Book Review : Realm Breaker

Book Review : Realm BreakerRealm Breaker (Realm Breaker, #1) by Victoria Aveyard
Published by HarperTeen on May 4th 2021
Genres: Fantasy, Young Adult
Pages: 576
Buy on Amazon, Barnes & Noble, or
Find on Goodreads

Save the world or end it.
A strange darkness is growing in the Ward. Even Corayne an-Amarat can feel it, tucked away in her small town at the edge of the sea.
Fate knocks on her door, in the form of a mythical immortal and a lethal assassin, who tell Corayne that she is the last of an ancient lineage—with the power to save the world from destruction.
Because a man who would burn kingdoms to the ground is raising an army unlike any seen before, bent on uprooting the foundations of the world. With poison in his heart and a stolen sword in his hand, he'll break the realm itself to claim it. And only Corayne can stop him.
Alongside an unlikely group of reluctant allies, Corayne finds herself on a desperate journey to complete an impossible task, with untold magic singing in her blood and the fate of the world on her shoulders.

Realm Breaker was my first time reading a book written by Victoria Aveyard. I have virtually sworn off young adult novels, with a few exceptions here and there, but was inspired to pick up this novel after seeing a marketing video touting the ragtag group of companions that strive to save the realm. Though I really liked the core ideas of Realm Breaker, the execution of these ideas was very basic and bland.


The novel, in typical fantasy fashion, is told from different and alternating perspectives. There’s an outlaw assassin named Sorasa, an immortal prince named Dom, an ambitious queen named Erida, a squire named Andry, and a young girl named Corayne, to name just a few of the main players. I wasn’t bothered at all by the switching narrators, as I’m used to this, but was more irritated by how hard Realm Breaker was trying to push the agenda that this group of forgettable people was epic. It was honestly very cringey. This is not the Fellowship of the Ring or the Rand Al’Thor and a group of friends from Edmond’s Field joining up with Moiraine and quite frankly, one could never mistake any of Realm Breakers‘s characters for anything but a lackluster imitation of better written characters.


“So the Companions of the Realm live on,” Andry said, looking from her back to Dom. He set his jaw, and some of the softness of his face melted away. “The quest is not failed, simply unfinished.”


These famous fantasy groups, though yes, made up of different characters from varying backgrounds, simply become larger than life through their deeds, or their abilities to overcome tragic backstories or obstacles along their quests. These legendary characters don’t stop along the way yo remark how epic their mismatched group is, it just is. It doesn’t help that not a single one of Realm Breakers’s characters are particularly fleshed out or interesting on their own. They’re all obviously “supposed” to come across certain ways and Realm Breaker delights in telling us how they are supposed to be, rather than showing us who they actually are.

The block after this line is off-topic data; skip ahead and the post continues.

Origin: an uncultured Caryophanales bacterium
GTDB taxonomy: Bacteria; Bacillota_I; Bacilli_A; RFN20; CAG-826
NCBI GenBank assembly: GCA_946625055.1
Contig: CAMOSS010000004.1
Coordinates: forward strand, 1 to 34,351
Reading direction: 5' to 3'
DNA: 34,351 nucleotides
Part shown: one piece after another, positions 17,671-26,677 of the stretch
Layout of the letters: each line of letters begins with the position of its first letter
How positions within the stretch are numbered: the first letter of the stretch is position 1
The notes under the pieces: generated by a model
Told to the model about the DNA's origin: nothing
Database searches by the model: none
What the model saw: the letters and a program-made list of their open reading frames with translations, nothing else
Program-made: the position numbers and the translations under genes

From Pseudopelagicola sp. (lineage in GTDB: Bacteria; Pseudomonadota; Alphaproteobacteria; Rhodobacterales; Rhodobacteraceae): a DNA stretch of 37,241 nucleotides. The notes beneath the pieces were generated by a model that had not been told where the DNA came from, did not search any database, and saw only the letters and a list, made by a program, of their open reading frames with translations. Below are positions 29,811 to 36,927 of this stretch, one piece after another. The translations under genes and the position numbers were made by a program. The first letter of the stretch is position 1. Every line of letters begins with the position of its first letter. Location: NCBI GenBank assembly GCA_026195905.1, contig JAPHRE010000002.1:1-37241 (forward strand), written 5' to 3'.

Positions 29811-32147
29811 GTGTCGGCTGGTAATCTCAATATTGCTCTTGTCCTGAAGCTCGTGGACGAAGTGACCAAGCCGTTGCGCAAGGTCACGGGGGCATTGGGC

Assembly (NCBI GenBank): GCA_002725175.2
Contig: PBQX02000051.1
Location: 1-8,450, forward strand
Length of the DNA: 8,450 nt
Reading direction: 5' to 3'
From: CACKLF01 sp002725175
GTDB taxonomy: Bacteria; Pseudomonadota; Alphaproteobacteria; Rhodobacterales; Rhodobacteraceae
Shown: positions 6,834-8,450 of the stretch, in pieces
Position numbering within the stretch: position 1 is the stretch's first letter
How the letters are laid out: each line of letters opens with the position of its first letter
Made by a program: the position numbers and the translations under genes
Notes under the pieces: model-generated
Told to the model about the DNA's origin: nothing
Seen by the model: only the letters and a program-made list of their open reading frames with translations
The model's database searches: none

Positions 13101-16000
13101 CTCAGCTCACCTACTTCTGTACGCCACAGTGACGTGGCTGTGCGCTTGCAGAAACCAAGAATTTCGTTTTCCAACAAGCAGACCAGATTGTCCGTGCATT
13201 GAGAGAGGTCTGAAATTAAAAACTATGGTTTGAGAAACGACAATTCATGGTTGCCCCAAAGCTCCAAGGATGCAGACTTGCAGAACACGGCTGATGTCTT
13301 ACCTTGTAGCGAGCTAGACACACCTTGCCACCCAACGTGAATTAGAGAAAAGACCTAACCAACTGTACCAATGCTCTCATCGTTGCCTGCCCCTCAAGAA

“In this part of the world, where the east and west began to collide, it was difficult to seem out of place, even for them. An immortal Veder, a Jydi witch, a copper-eyed assassin, a royal squire, a criminal fugitive, and the pirate’s daughter, the Ward’s hope.”


Each character is incredibly one dimensional: Dom, the dimwitted, but ghastly strong immortal prince; Sorasa, the deadly assassin who thinks outside the box but doesn’t let anyone in; Andry, the squire with a heart of gold; Corayne, the sheltered chosen one hidden away from the world in the middle of nowhere, and so on and so forth. Each of these characters are more archetypes than actual fully developed characters. Regrettably, their interactions are similarly shallow.


I was also flabbergasted when pretty late in the story a betrayal happens. Sorasa is unsurprised and doesn’t blame the betrayer, as she privately admits to herself that she would do the same in this person’s shoes. However, when it turns out that they weren’t actually betrayed, she’s legitimately, and without humor, like, “aha! I knew you didn’t actually betray us. Took you long enough.” I honestly couldn’t believe what I was reading. This whole fake betrayal scenario takes what feels like two minutes to read and I felt like I had whiplash from reading this whole superficial act that is obviously supposed to highlight how badass Sorasa is, how epic the companions are, or how strong their bonds are, or something of that nature. Instead, it just made me once more question why I somehow still liked Realm Breaker.